EconoMatters

Argentina: Greed, Bonds, COVID and Your Cash

Argentina has defaulted on its debts, again. Will the IMF and investors be merciful?

Takeaways


  • The West clearly needs to be prepared to save the lives of the poor in countries whose access to healthcare has always been bad -- but now may be desperate.
  • If the West spends its money, then it should be entitled to deploy the full arsenal of transparency and accountability to debt arrangements.
  • This is not the time for letting kleptocrats take advantage of Western funds. To combat them, we need to deploy smart alliances -- from the IMF to CSOs to investigative journalists.
  • Private investors in the international sovereign debt markets need to set aside their greed -- and recognize they were fools to have invested in countries like Argentina in the first place.

Of course, it had to happen — and it did. The Argentine government declared that it cannot pay its international private creditors.

In some ways, that is not a big surprise: No other country has such a long record of defaults.

But the fact that Argentina would default on its $66 billion of foreign debt to private creditors is a bigger story than just that.

It also symbolizes the greed and corruption that has captured the sovereign debt markets — and that, as I will explain, at the end of the day you and I shall pay for.

The Globalist told you so

The Globalist warned in 2018 and in 2019 that a crash would come in Argentina.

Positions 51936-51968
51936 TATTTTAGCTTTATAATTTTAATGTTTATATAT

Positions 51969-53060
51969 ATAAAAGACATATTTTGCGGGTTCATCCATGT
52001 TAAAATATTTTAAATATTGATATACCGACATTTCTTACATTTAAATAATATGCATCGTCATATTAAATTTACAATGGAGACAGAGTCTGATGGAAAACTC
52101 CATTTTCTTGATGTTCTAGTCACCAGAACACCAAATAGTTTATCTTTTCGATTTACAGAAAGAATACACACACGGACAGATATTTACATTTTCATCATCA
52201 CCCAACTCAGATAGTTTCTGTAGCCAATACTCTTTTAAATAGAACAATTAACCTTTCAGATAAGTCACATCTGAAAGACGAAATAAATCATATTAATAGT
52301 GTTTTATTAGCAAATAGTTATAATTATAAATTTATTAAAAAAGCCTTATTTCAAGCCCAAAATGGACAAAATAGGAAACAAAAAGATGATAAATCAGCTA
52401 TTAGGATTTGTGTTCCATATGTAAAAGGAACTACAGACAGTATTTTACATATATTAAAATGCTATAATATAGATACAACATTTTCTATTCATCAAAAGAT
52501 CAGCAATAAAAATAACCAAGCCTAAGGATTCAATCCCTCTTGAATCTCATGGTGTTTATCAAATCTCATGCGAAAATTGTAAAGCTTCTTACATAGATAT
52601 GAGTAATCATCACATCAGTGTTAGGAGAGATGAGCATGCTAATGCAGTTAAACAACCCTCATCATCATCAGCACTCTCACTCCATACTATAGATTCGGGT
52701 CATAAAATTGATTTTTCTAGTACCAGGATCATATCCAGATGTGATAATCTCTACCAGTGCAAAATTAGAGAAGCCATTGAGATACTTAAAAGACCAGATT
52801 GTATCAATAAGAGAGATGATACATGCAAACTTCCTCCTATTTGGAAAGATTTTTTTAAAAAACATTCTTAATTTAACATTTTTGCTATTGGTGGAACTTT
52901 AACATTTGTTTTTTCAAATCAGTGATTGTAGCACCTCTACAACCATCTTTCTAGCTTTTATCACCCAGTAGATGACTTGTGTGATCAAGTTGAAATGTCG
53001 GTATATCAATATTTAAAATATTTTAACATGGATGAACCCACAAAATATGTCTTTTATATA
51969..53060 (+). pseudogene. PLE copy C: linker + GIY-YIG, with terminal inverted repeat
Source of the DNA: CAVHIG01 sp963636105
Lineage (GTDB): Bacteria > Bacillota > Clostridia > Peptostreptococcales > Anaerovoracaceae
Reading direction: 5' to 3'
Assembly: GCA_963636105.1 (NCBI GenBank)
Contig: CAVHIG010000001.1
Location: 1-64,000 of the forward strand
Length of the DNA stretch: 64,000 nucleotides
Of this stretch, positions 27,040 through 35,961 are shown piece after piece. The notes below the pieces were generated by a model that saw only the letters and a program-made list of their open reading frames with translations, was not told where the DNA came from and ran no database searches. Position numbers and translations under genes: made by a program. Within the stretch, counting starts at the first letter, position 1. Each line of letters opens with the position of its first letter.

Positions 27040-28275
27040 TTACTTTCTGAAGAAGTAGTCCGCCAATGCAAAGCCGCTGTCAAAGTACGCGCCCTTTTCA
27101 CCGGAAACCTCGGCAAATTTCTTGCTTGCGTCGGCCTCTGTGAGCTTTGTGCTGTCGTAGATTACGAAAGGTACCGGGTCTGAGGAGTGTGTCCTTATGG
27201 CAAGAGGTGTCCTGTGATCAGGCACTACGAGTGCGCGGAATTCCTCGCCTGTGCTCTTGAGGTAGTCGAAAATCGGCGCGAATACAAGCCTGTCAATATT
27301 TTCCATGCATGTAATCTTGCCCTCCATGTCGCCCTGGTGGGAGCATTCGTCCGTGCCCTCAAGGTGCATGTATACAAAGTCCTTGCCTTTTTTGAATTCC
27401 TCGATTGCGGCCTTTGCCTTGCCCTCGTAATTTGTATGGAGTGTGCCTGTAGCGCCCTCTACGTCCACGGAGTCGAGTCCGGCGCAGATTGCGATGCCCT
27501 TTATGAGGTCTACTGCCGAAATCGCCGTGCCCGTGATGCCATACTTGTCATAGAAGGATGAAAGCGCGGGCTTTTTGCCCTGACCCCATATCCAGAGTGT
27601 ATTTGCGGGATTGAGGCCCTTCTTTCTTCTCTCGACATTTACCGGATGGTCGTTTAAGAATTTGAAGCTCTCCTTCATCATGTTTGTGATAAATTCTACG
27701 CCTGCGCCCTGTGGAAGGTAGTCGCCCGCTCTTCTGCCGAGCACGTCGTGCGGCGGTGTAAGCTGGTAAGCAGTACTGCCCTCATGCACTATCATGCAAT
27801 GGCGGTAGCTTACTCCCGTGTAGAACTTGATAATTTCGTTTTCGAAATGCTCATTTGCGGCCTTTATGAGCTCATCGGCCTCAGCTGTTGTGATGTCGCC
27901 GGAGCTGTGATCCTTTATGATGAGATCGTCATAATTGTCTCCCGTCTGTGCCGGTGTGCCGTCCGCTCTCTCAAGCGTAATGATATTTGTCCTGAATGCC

Now, it has arrived. The plea by the Argentine government for relief has a new twist — COVID 19.

Big IMF bail-outs

Across the developing and emerging market world now, as the related health and economic crises gather momentum, governments are turning to the world’s wealthiest nations (and their taxpayers) to bail them out.

For now, the very poorest nations are being given a total debt moratorium on their official foreign debt. That debt, I expect, will eventually be just forgiven.

More than 100 countries are now seeking emergency loans from the International Monetary Fund (IMF).

The Fund is on lockdown. As a result, its 3,000 staff are processing those loan requests from their homes, signing-off on what will amount to tens of billions of dollars — for Nigeria, Egypt, Panama and many more.

Argentina has already a record-high $57 billion IMF line of credit and its terms will be renegotiated to provide the country with maximum relief. The original terms were agreed in 2018 when the country was in a terrible economic mess.

Getting “Kirchner-ed“ again and again?

That mess eventually led to the ousting of the government in the 2019 elections and the return to office, now as Vice President, of former President Cristina Fernández de Kirchner.

As you may recall, she is the top Argentine politician directly responsible for the 14-year debt default stand-off with private creditors.

Desperate for foreign funds with a collapsing economy, and the strain of COVID 19, the government of President Alberto Ángel Fernández and VP Kirchner is now pulling the humanitarian card.

It hopes this will work in pleading with private foreign creditors to be merciful and agree to generous debt restructuring terms.

Mercy toward Argentina?

The key question is this: Will they be merciful?

To answer that question, we need to examine the interests and incentives of various key players in that equation.

Greedy investors

Perhaps they will be merciful. Their mercifulness is a matter of the degree of greed that prevails among these creditors.